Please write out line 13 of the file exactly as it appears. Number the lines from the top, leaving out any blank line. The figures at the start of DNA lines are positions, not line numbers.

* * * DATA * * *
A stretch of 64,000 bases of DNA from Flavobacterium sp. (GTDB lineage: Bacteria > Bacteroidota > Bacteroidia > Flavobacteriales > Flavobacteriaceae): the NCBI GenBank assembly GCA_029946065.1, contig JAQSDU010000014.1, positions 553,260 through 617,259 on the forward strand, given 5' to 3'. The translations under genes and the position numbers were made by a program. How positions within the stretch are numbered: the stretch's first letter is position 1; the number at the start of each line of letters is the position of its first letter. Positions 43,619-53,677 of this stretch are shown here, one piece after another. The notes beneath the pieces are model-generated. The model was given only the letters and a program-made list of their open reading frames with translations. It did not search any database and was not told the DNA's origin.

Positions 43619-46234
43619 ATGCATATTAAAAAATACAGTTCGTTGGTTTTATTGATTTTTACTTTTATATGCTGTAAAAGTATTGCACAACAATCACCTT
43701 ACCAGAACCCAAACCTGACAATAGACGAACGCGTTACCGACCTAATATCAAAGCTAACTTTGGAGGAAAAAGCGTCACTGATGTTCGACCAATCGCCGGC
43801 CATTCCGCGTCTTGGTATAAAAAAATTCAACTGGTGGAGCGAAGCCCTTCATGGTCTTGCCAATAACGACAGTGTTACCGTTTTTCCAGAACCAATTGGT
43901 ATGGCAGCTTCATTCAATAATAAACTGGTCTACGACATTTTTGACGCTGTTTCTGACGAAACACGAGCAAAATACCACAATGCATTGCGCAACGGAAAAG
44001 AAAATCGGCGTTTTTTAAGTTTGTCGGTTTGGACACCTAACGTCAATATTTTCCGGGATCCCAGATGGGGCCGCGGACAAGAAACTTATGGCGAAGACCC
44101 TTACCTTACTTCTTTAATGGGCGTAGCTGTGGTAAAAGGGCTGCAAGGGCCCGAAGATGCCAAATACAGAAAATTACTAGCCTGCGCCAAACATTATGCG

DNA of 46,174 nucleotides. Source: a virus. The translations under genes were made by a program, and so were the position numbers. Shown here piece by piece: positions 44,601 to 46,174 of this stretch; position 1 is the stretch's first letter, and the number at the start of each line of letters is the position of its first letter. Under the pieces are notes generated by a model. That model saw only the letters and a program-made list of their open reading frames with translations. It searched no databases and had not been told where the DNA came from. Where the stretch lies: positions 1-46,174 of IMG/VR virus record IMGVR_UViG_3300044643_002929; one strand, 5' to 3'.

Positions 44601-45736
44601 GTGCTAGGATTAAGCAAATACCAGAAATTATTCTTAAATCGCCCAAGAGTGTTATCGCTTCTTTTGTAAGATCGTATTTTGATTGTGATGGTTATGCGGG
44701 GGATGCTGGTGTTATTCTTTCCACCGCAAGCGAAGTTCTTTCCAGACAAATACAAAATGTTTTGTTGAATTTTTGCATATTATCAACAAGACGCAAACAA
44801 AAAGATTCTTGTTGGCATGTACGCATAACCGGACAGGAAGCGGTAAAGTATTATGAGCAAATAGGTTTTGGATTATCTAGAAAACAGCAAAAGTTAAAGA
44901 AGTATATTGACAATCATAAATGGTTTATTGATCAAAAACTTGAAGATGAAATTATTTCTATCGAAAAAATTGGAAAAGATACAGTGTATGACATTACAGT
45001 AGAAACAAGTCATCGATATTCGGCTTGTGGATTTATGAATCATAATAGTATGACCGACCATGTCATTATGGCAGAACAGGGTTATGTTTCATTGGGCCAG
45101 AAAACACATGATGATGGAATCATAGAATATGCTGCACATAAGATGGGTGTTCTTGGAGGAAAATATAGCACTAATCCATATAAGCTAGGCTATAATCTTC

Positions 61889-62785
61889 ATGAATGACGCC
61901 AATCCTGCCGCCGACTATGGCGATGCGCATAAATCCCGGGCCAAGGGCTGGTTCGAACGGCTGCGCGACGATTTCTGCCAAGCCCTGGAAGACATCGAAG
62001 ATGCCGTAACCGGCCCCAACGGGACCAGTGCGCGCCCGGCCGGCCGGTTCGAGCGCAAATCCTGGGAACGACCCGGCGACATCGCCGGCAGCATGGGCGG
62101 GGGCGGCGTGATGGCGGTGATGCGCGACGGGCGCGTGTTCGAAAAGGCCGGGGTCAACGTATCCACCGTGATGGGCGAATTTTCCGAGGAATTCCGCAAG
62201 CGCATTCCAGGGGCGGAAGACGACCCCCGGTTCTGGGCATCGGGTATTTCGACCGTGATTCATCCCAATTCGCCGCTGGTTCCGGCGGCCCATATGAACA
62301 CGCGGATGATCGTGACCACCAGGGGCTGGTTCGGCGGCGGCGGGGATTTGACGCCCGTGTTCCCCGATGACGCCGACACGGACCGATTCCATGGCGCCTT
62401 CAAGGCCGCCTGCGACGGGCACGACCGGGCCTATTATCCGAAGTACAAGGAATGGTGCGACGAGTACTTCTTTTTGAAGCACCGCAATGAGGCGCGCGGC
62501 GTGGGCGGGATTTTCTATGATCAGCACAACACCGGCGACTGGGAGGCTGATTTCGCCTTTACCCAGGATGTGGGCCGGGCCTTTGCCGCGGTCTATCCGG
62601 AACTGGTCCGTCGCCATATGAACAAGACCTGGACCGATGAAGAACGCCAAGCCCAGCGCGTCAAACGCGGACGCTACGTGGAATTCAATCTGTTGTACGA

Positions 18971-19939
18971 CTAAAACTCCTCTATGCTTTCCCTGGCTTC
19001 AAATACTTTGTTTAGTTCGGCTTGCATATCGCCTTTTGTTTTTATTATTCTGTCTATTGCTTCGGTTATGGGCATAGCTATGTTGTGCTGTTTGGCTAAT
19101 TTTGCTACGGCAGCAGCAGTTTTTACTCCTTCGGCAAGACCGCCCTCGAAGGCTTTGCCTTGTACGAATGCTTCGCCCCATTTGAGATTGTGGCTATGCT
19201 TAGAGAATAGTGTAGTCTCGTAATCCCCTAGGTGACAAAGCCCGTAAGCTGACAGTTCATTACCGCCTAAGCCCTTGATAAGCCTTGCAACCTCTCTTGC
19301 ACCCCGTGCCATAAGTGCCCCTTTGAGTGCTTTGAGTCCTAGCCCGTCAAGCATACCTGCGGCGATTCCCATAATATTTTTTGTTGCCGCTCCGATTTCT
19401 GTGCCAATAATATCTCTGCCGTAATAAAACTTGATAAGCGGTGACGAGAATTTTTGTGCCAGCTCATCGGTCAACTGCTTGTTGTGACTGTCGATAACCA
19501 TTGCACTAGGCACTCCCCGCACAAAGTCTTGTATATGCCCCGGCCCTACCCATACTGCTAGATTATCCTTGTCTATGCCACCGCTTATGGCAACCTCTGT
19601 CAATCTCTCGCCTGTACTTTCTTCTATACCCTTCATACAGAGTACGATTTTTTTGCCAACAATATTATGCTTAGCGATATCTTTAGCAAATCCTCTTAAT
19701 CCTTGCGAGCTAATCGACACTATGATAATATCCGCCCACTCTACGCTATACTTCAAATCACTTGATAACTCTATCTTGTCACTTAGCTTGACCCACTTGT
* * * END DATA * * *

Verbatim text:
44801 AAAGATTCTTGTTGGCATGTACGCATAACCGGACAGGAAGCGGTAAAGTATTATGAGCAAATAGGTTTTGGATTATCTAGAAAACAGCAAAAGTTAAAGA